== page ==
Plastic teabags release billions of tiny particles, a much higher amount than other types of food packaging, according to a new study.
A teabag put in near-boiling water produces about 11.6 billion microplastic granules and 3.1 billion even smaller nanoplastics, which are invisible to the human eye, researchers from McGill University said. The study was published in the journal Environmental Science & Technology.
In a separate report, the World Health Organization said in August that tiny pieces of plastic from discarded bottles, bags and lotions permeate water around the world. More study is needed to determine whether they pose human health risks, it said.
Microplastics may arise from the erosion of larger plastic debris, which poses its own risks to marine life, or come in the form of tiny beads found in health and beauty products, like exfoliating creams or toothpaste. Studies have detected microplastics in more than 80% of global freshwater sources, municipal tap water and bottled water. Food and air also contain the particles.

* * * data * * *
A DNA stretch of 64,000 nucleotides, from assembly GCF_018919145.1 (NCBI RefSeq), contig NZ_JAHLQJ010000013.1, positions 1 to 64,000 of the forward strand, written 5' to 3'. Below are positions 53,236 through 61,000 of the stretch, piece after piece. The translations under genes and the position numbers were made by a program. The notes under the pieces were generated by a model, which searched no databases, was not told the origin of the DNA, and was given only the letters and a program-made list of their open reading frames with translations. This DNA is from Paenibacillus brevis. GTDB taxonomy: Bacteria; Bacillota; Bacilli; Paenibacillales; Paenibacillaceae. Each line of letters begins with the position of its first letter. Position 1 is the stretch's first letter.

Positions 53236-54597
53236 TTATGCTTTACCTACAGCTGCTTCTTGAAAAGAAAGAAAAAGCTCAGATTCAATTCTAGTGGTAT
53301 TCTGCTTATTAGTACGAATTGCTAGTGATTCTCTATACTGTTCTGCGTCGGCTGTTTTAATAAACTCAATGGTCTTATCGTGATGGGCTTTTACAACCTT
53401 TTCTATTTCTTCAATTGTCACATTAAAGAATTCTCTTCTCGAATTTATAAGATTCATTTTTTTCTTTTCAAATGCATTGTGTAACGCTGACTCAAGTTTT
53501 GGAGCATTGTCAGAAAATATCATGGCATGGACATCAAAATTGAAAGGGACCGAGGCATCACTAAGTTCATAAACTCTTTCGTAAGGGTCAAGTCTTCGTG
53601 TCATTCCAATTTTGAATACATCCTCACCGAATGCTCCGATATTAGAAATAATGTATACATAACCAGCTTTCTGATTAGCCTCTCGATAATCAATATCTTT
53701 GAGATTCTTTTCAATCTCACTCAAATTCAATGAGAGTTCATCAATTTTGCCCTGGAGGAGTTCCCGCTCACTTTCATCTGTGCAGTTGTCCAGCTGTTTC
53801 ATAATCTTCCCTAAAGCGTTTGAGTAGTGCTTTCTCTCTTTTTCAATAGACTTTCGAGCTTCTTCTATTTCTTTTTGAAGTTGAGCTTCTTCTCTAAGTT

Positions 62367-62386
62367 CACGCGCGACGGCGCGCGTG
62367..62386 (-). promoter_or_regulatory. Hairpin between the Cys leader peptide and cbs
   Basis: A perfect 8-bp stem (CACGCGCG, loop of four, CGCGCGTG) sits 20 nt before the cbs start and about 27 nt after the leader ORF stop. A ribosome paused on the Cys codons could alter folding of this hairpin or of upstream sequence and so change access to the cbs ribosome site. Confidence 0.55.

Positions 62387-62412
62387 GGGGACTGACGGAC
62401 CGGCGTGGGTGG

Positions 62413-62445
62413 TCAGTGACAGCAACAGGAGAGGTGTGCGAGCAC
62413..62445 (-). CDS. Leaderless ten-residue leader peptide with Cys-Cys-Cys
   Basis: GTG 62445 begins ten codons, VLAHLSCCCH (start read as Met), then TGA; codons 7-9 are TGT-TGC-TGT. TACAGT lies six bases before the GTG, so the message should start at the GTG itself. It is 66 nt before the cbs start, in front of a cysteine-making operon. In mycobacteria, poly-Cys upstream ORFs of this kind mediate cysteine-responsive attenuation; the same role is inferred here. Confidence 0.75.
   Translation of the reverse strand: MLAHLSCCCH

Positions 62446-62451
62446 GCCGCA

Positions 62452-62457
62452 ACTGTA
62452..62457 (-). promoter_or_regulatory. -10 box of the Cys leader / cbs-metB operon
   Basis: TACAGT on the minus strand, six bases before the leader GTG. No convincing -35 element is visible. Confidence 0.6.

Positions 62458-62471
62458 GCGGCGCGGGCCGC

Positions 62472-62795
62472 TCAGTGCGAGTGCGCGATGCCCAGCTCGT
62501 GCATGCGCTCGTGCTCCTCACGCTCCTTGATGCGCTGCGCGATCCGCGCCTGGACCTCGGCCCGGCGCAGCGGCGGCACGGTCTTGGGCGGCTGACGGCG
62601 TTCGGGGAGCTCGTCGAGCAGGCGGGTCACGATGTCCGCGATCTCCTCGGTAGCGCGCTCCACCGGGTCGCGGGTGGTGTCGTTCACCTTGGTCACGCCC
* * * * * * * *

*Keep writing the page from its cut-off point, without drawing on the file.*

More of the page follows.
Governments around the world have already stepped up action to reduce plastic in the environment, from banning drinking straws to imposing fees on supermarket bags. The European Union has considered restricting the use of some common microplastics in make-up and cleaning products.